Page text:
A screenshot of the original text of the 1962 article, “Frosh Statistics.” STATESMAN FILE

Liam Noonan is an assistant archivist at The Statesman and a BA/MAT student in Stony Brook University’s School of Professional Development. This article is co-written with aead archivist Kelcie Eberharth, an editor at Stony Brook’s Undergraduate History Journal and President of Stony Brook’s History Club. 

High school graduates face a plethora of tough decisions when arriving at their chosen university. At the top of the list: what should I major in? While there are countless options to choose from, it seems that Stony Brook University has drawn more students who look to study science, technology, engineering and mathematics (STEM). 

Stony Brook University has long been revered for its exceptional STEM programs, earning a place among the top universities in the nation. However, in Stony Brook’s storied past, it seems as though the humanities have been cast aside in favor of these STEM programs.

The Statesman has covered these changing demographics over the course of its history. From freshman statistics to curriculum revisions, Statesman staff and the Stony Brook student body have shared facts and opinions on such developments.


In the 1962 coverage of the incoming freshman class statistics, Statesman staff highlighted the demographics of the student body. The University was welcoming more students from regions beyond Long Island than in previous years. Though Stony Brook was drawing students from new regions, the major demographics did not change much. Only 25% of students entering Stony Brook studied liberal arts, while the rest of the freshman class studied what are now called STEM majors.

Also in the early years of the University, The Statesman covered a piece in 1969 on the development of a revised curriculum. Within its resolutions, a “General University Program” was added, wherein all students would be required to take classes in a diverse array of disciplines and broaden the scope of their studies. Additionally, a liberal arts major was added to the University’s degree programs for the first time. This change offered a renewed focus on the humanities within Stony Brook’s education programs — a more intellectually diverse student body.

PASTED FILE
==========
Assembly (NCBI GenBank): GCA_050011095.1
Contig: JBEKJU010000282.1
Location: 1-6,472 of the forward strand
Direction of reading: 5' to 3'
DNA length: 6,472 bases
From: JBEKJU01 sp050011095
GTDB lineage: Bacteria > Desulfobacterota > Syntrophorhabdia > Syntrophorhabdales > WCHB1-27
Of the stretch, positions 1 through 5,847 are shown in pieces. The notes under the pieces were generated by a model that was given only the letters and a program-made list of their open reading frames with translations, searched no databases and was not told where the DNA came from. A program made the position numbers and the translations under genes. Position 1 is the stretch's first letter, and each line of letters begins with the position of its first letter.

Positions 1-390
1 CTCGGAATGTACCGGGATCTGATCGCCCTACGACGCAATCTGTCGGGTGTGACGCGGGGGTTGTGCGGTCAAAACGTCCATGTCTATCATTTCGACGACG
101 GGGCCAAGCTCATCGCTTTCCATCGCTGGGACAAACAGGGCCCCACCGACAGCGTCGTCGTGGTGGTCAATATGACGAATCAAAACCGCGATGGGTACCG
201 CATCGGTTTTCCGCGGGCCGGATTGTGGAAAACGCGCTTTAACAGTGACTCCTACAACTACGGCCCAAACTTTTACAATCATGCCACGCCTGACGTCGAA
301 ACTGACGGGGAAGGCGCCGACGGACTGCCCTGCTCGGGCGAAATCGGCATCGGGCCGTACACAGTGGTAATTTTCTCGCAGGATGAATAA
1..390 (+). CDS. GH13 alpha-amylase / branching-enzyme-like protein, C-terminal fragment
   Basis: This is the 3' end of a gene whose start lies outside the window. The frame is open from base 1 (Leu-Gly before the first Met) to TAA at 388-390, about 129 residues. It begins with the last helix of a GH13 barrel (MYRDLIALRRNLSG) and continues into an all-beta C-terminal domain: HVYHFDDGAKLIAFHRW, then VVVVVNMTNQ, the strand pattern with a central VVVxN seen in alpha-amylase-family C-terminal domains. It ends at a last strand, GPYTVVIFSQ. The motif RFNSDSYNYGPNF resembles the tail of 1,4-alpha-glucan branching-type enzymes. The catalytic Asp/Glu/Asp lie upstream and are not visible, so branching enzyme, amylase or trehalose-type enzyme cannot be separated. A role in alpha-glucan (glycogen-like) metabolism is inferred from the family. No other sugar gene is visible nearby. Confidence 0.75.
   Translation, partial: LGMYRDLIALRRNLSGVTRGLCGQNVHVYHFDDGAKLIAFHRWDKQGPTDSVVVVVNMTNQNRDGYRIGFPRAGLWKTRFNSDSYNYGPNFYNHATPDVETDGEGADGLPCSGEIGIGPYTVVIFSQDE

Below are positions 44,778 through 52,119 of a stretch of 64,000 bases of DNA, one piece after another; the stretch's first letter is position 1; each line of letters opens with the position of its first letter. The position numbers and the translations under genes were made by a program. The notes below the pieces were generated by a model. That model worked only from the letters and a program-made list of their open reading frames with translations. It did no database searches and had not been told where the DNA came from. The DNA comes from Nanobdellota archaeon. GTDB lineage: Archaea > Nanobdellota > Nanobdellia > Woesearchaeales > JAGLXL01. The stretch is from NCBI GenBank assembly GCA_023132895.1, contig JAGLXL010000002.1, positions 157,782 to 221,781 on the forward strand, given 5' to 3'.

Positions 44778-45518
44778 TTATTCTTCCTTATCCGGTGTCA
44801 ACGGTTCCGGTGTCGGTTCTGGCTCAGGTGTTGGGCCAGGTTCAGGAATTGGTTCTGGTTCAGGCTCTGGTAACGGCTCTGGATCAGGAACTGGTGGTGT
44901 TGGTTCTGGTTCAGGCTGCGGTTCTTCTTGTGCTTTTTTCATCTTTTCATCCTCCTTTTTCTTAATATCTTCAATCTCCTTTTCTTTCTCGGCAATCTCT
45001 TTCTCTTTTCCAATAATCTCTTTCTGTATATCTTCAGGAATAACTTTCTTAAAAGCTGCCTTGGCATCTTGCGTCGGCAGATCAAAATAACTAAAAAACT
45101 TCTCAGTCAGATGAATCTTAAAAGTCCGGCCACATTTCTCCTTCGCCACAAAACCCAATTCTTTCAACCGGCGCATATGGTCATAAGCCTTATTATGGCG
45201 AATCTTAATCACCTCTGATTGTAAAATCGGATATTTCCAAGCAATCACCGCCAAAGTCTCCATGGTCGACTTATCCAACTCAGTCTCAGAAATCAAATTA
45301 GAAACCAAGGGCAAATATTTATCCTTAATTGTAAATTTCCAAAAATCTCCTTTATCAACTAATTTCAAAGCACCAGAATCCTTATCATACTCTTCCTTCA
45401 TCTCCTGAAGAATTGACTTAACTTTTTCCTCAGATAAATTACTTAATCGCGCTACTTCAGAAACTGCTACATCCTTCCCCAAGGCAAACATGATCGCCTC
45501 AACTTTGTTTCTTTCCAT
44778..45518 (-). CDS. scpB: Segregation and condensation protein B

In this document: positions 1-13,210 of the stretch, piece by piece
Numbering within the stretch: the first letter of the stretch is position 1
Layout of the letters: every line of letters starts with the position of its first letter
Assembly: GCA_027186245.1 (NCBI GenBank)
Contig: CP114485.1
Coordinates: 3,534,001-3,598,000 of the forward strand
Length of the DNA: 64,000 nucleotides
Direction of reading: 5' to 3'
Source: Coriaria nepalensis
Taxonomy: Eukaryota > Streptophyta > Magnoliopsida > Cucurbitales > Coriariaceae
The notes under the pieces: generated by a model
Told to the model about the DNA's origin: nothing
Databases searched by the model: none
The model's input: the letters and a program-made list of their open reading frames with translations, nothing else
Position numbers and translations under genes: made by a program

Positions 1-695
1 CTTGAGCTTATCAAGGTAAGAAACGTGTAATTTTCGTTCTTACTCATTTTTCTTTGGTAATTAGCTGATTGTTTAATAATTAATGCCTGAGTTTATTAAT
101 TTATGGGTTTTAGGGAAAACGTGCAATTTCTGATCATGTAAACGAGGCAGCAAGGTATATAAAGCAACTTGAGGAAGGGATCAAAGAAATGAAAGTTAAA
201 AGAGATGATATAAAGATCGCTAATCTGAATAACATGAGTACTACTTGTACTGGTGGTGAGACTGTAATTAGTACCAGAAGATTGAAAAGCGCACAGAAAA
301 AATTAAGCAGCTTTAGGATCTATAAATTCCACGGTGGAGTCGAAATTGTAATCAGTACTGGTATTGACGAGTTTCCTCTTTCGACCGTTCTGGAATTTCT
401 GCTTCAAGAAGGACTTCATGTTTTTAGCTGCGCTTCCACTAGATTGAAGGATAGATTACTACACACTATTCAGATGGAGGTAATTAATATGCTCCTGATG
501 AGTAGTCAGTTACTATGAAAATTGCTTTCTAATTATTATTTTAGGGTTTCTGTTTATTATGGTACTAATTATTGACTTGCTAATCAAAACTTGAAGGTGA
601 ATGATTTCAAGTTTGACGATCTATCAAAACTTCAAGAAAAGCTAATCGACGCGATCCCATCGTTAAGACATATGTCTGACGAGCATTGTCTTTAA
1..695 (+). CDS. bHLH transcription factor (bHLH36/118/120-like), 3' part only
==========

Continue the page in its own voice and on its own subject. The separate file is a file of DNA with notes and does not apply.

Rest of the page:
Screenshot of the original text from the 1986 article “Liberal Arts Majors Soaring at Stony Brook.” STATESMAN FILE

A 1986 article published by The Statesman suggests how there had been a growing interest in the liberal arts among Stony Brook students. Liberal arts majors had increased by approximately 75%,”from 162 majors in 1981 to 290 in 1985.” However, Martin Travis, former chairman of the Department of Political Science, notes in the article that his department has the highest volume of students admitted to the Phi Beta Kappa national honor society and possesses the highest caliber of students. 

This trend of disproportionate admittance to the University’s STEM programs has long been present in Stony Brook’s student body. In 2020, STEM Programs made up the top five most popular majors for graduates that year, which begs the question: why are STEM majors so popular at Stony Brook?


In a letter to the editor from 1999, Spencer Segalla comments on the state of funding for the Humanities Department and its facilities. He expressed concern that while funds are appropriated for the beautification of the campus, departments were left in disrepair. In particular, he noted that the English Department was “a lovely example of how the humanities, and the liberal arts in general are being gutted public higher education.” 

While his critique addresses concerns beyond Stony Brook, Segalla’s comments address how often the humanities are sidelined in favor of STEM programs and campus beautification.

Though there has been an increase in the diversity of majors at Stony Brook University since the 1960s, it is clear that the school will always be dominated by STEM programs. Nevertheless, we are left asking the same question: do liberal arts majors at Stony Brook get the short end of the stick?


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